"but su cosa stava mala"
Methinks Mrs Martin is telling Sam that he is the father and he is denying it saying to his diary that she was menstruating at the time.

language hat   Link to this

“but su cosa stava mala”

"But her thing was bad." Obviously, we have no way of knowing what exactly this involved.

Nate   Link to this

"Methinks Mrs Martin is telling Sam that he is the father and he is denying it saying to his diary that she was menstruating at the time."

Were they aware of the fertility cycle in the 17th century?

cape henry   Link to this

"Though he also seems to have no great interest in pursuing Mercer…Caution in dealing with one who has become a family friend or lack of interest?" --RG 12/18 Today's entry would suggest that Pepys wouldn't lack interest in a female from the moon. His interest seems to be limitless. It may be that Mercer has drawn a bright line?

John MacGibbon   Link to this

I cannot understand why a couple of commenters seem to think Sam didn't get it off with Sarah at the Swan. My reading is that he probably did - but perhaps, for some reason I know not, I am getting an expurgated edition of his diaries?

Here's what I can see: "… Thence to the Swan, and there I sent for Sarah, and mighty merry we were …"

This is not the first time, in apparently salacious circumstances, that what I actually read doesn't square with what other commenters are talking about. Do those dot-dot-dots mask something, and if so, how do I get to see the unexpurgated edition?

Michael Robinson   Link to this

Thence to the Swan, and there I sent for Sarah, and mighty merry we were …”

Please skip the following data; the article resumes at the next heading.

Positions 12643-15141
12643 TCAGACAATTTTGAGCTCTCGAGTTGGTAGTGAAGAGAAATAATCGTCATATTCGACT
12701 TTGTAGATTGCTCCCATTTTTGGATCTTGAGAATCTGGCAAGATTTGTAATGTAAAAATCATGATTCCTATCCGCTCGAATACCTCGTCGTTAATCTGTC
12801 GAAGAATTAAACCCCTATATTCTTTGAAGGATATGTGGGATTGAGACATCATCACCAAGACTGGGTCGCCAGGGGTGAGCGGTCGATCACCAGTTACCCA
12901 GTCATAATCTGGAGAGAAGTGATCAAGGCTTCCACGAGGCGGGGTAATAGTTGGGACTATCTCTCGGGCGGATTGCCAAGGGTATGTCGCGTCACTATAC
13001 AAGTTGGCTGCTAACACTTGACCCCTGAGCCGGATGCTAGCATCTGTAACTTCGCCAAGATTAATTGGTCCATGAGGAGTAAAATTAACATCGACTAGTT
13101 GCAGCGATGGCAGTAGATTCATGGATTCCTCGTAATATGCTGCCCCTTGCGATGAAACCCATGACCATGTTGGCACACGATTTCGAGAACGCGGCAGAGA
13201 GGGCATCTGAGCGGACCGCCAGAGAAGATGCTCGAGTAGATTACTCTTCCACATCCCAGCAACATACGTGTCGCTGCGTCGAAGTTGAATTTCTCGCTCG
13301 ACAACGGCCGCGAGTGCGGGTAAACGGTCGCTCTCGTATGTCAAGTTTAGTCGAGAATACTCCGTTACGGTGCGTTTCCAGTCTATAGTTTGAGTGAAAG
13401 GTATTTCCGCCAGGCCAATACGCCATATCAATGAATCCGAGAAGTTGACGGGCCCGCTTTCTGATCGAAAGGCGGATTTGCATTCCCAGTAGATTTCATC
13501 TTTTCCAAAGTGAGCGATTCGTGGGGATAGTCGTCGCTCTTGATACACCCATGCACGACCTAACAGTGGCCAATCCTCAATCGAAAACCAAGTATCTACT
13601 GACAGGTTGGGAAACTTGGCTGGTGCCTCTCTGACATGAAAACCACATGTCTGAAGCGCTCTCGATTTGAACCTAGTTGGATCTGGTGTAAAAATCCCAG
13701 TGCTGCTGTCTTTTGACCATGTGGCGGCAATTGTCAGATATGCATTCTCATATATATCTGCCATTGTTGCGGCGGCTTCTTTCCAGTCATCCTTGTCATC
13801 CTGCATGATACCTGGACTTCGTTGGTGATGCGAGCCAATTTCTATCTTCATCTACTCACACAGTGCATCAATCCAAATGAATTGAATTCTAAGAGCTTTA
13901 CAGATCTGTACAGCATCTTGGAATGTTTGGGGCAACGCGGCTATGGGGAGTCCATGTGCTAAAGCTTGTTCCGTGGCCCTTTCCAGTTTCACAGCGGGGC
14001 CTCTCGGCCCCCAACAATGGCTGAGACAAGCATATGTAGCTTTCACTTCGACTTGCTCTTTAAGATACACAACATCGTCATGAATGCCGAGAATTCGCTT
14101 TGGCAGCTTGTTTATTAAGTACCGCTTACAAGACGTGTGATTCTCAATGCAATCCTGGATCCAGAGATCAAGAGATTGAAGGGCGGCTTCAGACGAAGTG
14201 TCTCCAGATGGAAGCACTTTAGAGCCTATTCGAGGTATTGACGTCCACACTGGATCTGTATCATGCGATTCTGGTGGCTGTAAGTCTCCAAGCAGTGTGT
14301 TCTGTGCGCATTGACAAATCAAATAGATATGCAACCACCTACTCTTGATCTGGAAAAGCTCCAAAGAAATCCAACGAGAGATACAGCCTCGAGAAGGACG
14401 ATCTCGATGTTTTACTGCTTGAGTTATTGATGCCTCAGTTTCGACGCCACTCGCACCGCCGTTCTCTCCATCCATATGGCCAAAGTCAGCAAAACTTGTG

L&M continue: "... but contra my will were very far from hazer algo...."

@John MacGibbon , "for some reason I know not, I am getting an expurgated edition of his diaries?"

For a discussion of the text used here and prior editions:
http://www.pepysdiary.com/about/text/

The first complete text, and the current modern critical edition, is that of Robert Latham and William Matthews (L&M), published 1970-83 in 11 vols. inc. index and reprinted in various formats and various dates after, for links etc.see:
http://www.pepysdiary.com/encyclopedia/2429/

Mary   Link to this

those dot-dot-dots

If you don't have access to the unexpurgated edition of the diary, you will usually find that (as in Terry Foreman's first annotation in this particular set) one of the annotators who does have a complete text will provide the missing material and also offer a translation of Sam's pseudo-cryptic remarks.

Mary   Link to this

su cosa stava mala

Betty Martin's new daughter was only baptised on 2nd December and was probably born only a short while before that. Hardly surprising that the new mother may still be feeling too tender to contemplate any rumpy-pumpy with Pepys.

A. De Araujo   Link to this

Mary I do aggree with you;Mrs Martin was in her puerperium and probably breastfeeding;no menses,just a sore genitalia.Sam's sexual apettite knows no bounds.

CGS   Link to this

for those that need to know the gory details:
here it be:
http://www.pepys.info/bits3.html#thirty

then scan down to the date of concern.

Australian Susan   Link to this

Batters

Probably in common with most sailors and fishermen, he could not swim: sailors thought if you could swim, it just prolonged your death at sea. But the alcohol theory could be true too.

Fred Wilson   Link to this

Regarding whether Batters had been drinking, Latham and Matthews say in their footnote: He had just sold 10 pounds-worth of fish to a fish monger and appears to have been drinking in celebration.

Log in to post an annotation.

If you don't have an account, then register here.